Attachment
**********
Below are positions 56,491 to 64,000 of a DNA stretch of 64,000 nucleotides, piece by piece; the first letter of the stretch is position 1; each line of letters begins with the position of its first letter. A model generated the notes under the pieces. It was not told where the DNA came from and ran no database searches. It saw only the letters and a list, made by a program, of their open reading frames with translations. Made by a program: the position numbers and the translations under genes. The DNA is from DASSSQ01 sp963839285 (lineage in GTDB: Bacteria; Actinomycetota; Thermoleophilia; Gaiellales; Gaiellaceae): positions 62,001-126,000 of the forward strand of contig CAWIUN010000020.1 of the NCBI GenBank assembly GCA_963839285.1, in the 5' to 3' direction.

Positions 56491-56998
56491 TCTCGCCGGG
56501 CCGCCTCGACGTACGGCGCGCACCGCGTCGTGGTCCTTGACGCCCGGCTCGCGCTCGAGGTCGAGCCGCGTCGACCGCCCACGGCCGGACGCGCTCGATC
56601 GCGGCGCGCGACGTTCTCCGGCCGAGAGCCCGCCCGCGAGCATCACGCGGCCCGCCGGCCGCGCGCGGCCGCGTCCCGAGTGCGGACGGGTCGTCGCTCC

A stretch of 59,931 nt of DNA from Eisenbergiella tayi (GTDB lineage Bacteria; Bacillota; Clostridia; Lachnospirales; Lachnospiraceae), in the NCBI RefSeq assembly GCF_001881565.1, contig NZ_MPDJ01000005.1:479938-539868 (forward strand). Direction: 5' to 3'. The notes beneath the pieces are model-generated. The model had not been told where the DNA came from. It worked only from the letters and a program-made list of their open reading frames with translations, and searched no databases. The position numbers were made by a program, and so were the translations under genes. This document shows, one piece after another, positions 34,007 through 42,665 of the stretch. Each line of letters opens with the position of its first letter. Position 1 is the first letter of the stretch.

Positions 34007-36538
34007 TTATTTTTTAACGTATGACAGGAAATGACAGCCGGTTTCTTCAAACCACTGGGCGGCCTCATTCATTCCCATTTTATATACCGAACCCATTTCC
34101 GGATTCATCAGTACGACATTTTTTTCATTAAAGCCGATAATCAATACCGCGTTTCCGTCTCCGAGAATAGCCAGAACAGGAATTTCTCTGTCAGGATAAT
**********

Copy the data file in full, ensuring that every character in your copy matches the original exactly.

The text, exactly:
Below are positions 56,491 to 64,000 of a DNA stretch of 64,000 nucleotides, piece by piece; the first letter of the stretch is position 1; each line of letters begins with the position of its first letter. A model generated the notes under the pieces. It was not told where the DNA came from and ran no database searches. It saw only the letters and a list, made by a program, of their open reading frames with translations. Made by a program: the position numbers and the translations under genes. The DNA is from DASSSQ01 sp963839285 (lineage in GTDB: Bacteria; Actinomycetota; Thermoleophilia; Gaiellales; Gaiellaceae): positions 62,001-126,000 of the forward strand of contig CAWIUN010000020.1 of the NCBI GenBank assembly GCA_963839285.1, in the 5' to 3' direction.

Positions 56491-56998
56491 TCTCGCCGGG
56501 CCGCCTCGACGTACGGCGCGCACCGCGTCGTGGTCCTTGACGCCCGGCTCGCGCTCGAGGTCGAGCCGCGTCGACCGCCCACGGCCGGACGCGCTCGATC
56601 GCGGCGCGCGACGTTCTCCGGCCGAGAGCCCGCCCGCGAGCATCACGCGGCCCGCCGGCCGCGCGCGGCCGCGTCCCGAGTGCGGACGGGTCGTCGCTCC

A stretch of 59,931 nt of DNA from Eisenbergiella tayi (GTDB lineage Bacteria; Bacillota; Clostridia; Lachnospirales; Lachnospiraceae), in the NCBI RefSeq assembly GCF_001881565.1, contig NZ_MPDJ01000005.1:479938-539868 (forward strand). Direction: 5' to 3'. The notes beneath the pieces are model-generated. The model had not been told where the DNA came from. It worked only from the letters and a program-made list of their open reading frames with translations, and searched no databases. The position numbers were made by a program, and so were the translations under genes. This document shows, one piece after another, positions 34,007 through 42,665 of the stretch. Each line of letters opens with the position of its first letter. Position 1 is the first letter of the stretch.

Positions 34007-36538
34007 TTATTTTTTAACGTATGACAGGAAATGACAGCCGGTTTCTTCAAACCACTGGGCGGCCTCATTCATTCCCATTTTATATACCGAACCCATTTCC
34101 GGATTCATCAGTACGACATTTTTTTCATTAAAGCCGATAATCAATACCGCGTTTCCGTCTCCGAGAATAGCCAGAACAGGAATTTCTCTGTCAGGATAAT